Rockfall generates a short-lived explosion at Halema‘uma‘u crater, at 8:27 a.m. HST, May 9.
An ash column rises from the Overlook crater at the summit of Kīlauea Volcano today. The USGS-Hawaiian Volcano Observatory’s interpretation is that the explosion was triggered by a rockfall from the steep walls of Overlook crater.
The summit lava lake level has dropped about 220 m (722 ft) below the crater rim from April 30-May 7. The water table is about 460m (1970 ft) below the caldera floor. This explosion was due to a rockfall and not the interaction of magma with the water table.
This photograph was taken at 8:29 a.m. HST on May 9, from the Jaggar Museum overlook. The explosion was short-lived. Geologists examining the ash deposits on the rim of Halema‘uma‘u crater found fresh lava fragments hurled from the lava lake. This explosion was not caused by the interaction of the lava lake with the water table. When the ash cleared from the crater about an hour after the explosion, geologists were able to observe the lava lake surface, which is still above the water table.
Issued: Wednesday, May 9, 2018, 8:02 AM HST Source: Hawaiian Volcano Observatory Notice Number: Location: N 19 deg 25 min W 155 deg 17 min Elevation: 4091 ft (1247 m) Area: Hawaii
Volcanic Activity Summary: The steady lowering of the lava lake in “Overlook crater” within Halemaʻumaʻu at the summit of Kīlauea Volcano has raised the potential for explosive eruptions in the coming weeks. If the lava column drops to the level of groundwater beneath Kīlauea Caldera, influx of water into the conduit could cause steam-driven explosions. Debris expelled during such explosions could impact the area surrounding Halemaʻumaʻu and the Kīlauea summit. At this time, we cannot say with certainty that explosive activity will occur, how large the explosions could be, or how long such explosive activity could continue.
Residents of the Kīlauea summit area should learn about the hazards of ashfall, stay informed of the status of the volcano and area closures, and review family and business emergency plans.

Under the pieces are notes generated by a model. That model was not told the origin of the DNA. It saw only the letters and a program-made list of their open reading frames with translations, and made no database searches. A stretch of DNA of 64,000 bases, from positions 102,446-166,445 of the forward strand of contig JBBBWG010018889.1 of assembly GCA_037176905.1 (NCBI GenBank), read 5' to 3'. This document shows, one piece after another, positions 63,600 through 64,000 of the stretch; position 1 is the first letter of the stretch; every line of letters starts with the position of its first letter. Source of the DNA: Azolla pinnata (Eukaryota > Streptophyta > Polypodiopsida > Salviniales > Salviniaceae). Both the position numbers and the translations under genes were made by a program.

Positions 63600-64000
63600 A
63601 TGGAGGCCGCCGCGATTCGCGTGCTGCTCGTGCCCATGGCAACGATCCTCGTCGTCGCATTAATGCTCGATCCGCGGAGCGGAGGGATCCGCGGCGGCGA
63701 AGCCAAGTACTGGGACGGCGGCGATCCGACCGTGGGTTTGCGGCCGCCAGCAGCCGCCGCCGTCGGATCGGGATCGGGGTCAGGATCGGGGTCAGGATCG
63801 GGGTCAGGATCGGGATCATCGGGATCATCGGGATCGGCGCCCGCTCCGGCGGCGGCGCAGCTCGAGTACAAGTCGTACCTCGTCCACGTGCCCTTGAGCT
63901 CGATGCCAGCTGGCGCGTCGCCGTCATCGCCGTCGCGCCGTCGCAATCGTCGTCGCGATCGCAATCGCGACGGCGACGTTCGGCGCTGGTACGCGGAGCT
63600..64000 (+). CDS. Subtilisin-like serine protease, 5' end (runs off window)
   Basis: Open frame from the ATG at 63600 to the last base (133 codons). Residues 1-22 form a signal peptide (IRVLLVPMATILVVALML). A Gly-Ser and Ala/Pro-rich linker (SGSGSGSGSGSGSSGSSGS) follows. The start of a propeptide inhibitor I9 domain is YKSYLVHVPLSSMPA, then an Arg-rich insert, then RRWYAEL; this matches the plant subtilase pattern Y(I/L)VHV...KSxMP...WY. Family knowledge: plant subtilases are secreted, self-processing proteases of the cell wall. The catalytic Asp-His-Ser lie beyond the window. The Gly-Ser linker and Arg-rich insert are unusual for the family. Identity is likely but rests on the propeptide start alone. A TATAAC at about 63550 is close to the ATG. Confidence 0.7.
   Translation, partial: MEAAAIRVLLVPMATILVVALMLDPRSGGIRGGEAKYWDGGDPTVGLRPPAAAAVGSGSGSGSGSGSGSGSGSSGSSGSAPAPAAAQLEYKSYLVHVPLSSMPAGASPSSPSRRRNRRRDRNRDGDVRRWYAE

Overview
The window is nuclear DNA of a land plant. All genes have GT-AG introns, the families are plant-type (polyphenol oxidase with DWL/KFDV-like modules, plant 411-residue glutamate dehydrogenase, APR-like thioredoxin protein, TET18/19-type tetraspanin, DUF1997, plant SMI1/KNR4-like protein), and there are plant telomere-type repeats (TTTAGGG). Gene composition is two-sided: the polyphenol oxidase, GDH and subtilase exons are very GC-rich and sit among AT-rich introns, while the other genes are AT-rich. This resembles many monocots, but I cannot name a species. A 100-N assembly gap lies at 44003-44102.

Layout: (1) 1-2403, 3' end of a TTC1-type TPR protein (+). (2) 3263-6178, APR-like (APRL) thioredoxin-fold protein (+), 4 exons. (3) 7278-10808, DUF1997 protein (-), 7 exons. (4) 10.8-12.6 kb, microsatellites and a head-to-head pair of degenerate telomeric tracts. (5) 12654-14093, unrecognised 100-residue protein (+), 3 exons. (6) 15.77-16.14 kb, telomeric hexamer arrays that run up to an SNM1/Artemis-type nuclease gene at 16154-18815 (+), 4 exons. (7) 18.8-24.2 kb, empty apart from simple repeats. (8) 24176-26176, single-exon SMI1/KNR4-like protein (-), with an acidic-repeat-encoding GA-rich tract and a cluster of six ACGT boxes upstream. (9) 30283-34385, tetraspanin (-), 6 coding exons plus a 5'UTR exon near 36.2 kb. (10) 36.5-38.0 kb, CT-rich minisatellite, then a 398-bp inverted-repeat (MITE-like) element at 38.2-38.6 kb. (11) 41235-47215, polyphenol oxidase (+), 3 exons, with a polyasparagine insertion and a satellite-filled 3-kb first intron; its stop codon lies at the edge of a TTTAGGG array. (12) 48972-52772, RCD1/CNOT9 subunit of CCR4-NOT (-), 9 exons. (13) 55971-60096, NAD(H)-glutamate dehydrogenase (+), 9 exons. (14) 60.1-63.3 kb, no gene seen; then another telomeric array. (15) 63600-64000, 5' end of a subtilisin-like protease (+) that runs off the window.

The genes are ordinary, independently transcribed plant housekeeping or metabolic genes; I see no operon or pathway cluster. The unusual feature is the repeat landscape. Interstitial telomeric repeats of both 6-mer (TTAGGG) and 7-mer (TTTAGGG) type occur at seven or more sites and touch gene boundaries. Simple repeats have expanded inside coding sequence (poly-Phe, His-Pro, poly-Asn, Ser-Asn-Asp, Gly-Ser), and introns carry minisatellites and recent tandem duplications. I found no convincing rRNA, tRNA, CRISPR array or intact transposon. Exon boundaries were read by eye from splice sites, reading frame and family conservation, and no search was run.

Primary hazards of concern should this activity occur are ballistic projectiles and ashfall.
During steam-driven explosions, ballistic blocks up to 2 m (yards) across could be thrown in all directions to a distance of 1 km (0.6 miles) or more. These blocks could weigh a few kilograms (pounds) to several tons.
Smaller (pebble-size) rocks could be sent several kilometers (miles) from Halemaʻumaʻu, mostly in a downwind direction.
Presently, during the drawdown of the lava column, rockfalls from the steep enclosing walls of the Overlook crater vent impact the lake and produce small ash clouds. These clouds are very dilute and result in dustings of ash (particles smaller than 2 mm) downwind.
Should steam-driven explosions begin, ash clouds will rise to greater elevations above ground. Minor ashfall could occur over much wider areas, even up to several tens of miles from Halemaʻumaʻu. In 1924, ash may have reached as high as 20,000 feet above sea level. Small amounts of fine ash from these explosions fell over a wide area as far north as North Hilo (Hakalau), in lower Puna, and as far south as Waiohinu.
Gas emitted during steam-drive explosions will be mainly steam, but will include some sulfur dioxide (SO2) as well. Currently, SO2 emissions remain elevated.
Steam-driven explosions at volcanoes typically provide very little warning. Once the lava level reaches the groundwater elevation, onset of continuous ashy plumes or a sequence of violent steam-driven explosions may be the first sign that activity of concern has commenced.